Air Flow

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Skylight Roof Ventilation Details

When framing for skylights, it’s often difficult to properly vent the cavities created between each rafter since skylights require double horizontal top and bottom, 2x blocking between each rafter. Wood blocking will restrict the flow of air from the bottom of the eave to the top of the ridge. This will create a dead air space which is not recommended for a vaulted roof. As most experienced framers know, dead air spaces can trap moisture which in turn can cause mold build up. This can cause wood to decay which can ultimately lead to leaks and costly repairs.

Recently I built a greenhouse with a north facing insulated vaulted roof where (2) operable 4 x 4 skylights were installed. I asked the building inspector how he recommended venting the cavities below and above the skylight frame. Goes to show you… some inspectors just don’t know all the tricks.

He told me to drill holes into the sides of each adjacent rafter so that air can pass from the blocked cavity to the adjoining cavity which ran clear all the way to the ridge.

 

Skylight, roof, ventilation, roof ventilation alternatives, how to make roof vent, how to add a roof vent

 

Provide an Air Path – Eaves to Ridge!

Although this suggestion is do-able and would pass an inspection, I just felt a little uncertain about drilling multiple holes into the adjacent rafters. This would no doubt weaken the rafter and only a certain size hole is permitted. There’s a ratio to adhere to diameter size to rafter dimensions.I did an online search on how to effectively vent blocked cavities for skylight framing.

After viewing a few Google searches I found a site that provided an excellent solution. This method certainly made a lot more sense as opposed to drilling holes and it also made for a cleaner application

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It essentially calls for notching the top edge of the rafter, with a 6″ wide x 1″ deep slot at the top and bottom of the skylight on the rafter, directly below the lower blocking and directly after the top blocking of the skylight frame. See illustration>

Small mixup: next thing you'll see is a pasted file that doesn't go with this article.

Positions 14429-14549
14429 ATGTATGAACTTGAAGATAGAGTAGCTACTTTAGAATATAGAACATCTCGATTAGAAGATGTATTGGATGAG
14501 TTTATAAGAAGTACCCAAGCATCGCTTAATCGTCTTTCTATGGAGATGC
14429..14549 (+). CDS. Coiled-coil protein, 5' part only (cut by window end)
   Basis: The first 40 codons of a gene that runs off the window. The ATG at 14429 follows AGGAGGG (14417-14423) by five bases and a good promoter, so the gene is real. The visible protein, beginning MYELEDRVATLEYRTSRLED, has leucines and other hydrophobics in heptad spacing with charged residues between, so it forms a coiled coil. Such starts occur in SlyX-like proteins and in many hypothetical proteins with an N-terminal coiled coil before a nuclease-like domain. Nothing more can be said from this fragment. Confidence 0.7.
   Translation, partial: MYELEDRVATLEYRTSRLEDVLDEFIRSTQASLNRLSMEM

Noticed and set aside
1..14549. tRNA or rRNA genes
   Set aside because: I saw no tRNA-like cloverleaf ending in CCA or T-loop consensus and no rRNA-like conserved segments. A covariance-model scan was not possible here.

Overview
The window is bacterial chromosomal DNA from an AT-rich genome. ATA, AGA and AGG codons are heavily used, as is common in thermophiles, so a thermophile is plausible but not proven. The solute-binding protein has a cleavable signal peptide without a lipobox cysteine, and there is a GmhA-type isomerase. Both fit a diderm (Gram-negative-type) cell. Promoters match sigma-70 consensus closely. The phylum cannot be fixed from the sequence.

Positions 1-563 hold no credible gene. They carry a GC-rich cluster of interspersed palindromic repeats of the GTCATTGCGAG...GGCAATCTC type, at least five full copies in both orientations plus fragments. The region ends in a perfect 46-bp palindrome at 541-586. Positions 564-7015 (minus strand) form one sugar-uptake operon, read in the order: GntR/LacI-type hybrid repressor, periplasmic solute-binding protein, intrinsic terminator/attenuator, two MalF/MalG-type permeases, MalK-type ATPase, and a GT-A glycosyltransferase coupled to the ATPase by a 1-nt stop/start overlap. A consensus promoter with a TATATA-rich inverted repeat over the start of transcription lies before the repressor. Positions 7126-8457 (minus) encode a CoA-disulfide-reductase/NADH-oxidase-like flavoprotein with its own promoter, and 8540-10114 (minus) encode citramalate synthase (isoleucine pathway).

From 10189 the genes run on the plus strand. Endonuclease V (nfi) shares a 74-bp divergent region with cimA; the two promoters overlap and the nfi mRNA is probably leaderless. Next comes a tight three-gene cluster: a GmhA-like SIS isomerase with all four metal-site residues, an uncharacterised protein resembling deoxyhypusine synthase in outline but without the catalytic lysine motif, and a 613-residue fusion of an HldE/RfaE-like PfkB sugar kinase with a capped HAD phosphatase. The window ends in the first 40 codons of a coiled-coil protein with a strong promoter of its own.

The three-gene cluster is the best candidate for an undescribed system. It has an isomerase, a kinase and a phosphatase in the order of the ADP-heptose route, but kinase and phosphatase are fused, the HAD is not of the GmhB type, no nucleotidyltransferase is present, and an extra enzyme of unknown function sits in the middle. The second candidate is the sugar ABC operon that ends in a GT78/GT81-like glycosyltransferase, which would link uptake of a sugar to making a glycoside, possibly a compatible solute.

These recommendations, according to the report, wereSkylight, roof, ventilation, how to add roof ventilation, how much ventilation does a roof need, how much ventilation does a flat roof need, best ventilation for a roof taken from building surveys combined from numerous building inspections.

After studying and observing the locations of moisture, mold, ice dams, condensation stains, and other clues from various skylight roof applications, notching an air passage is one of the solutions mentioned. There’s nothing wrong with 1″ holes and if its suit you. do both!

 

 

Skylight Roof Frame detail

Most skylight roof frame details require double 2x rafter on each vertical side of the skylight. When both rafters are nailed together, creating a notch is a lot harder than cutting the notch from a single rafter. It”s best to cut one, and then mark the notch outline onto the other rafter, before nailing the rafters together.

Roof Ventilation for Vaulted Ceilings

These interior vaulted ceilings and roofs, with or without skylights, as mentioned earlier, are more critical and require a continuous vent cavity between each rafter for continuous air flow. A continuous vented air flow barrier extends the life of any wood roof structure.

If you”re looking for more…. begin by reading roof ventilation information ……lots of good info…

 

The Remodeler Aug 20, 2017

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